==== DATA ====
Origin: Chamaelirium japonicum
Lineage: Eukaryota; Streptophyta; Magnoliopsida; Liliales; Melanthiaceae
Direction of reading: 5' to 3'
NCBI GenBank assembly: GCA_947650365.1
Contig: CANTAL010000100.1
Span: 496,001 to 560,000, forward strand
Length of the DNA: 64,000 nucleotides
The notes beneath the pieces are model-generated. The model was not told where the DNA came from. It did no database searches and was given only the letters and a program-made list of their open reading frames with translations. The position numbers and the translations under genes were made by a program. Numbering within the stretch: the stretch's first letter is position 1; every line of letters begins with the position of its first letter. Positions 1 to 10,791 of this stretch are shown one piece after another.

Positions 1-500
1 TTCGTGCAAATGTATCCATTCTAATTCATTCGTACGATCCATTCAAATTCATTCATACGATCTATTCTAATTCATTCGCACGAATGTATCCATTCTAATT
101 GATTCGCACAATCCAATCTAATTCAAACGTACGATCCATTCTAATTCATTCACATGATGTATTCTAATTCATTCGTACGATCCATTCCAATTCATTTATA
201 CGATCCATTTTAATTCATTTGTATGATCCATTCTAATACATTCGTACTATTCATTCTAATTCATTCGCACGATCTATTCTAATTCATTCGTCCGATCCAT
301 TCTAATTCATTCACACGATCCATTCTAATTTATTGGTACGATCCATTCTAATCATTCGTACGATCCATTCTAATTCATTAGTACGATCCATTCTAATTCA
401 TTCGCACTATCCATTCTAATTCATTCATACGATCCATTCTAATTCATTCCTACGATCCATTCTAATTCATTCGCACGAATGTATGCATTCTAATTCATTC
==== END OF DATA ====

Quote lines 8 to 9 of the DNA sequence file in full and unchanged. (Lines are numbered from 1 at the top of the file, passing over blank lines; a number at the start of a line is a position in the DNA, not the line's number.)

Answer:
The notes beneath the pieces are model-generated. The model was not told where the DNA came from. It did no database searches and was given only the letters and a program-made list of their open reading frames with translations. The position numbers and the translations under genes were made by a program. Numbering within the stretch: the stretch's first letter is position 1; every line of letters begins with the position of its first letter. Positions 1 to 10,791 of this stretch are shown one piece after another.

Positions 1-500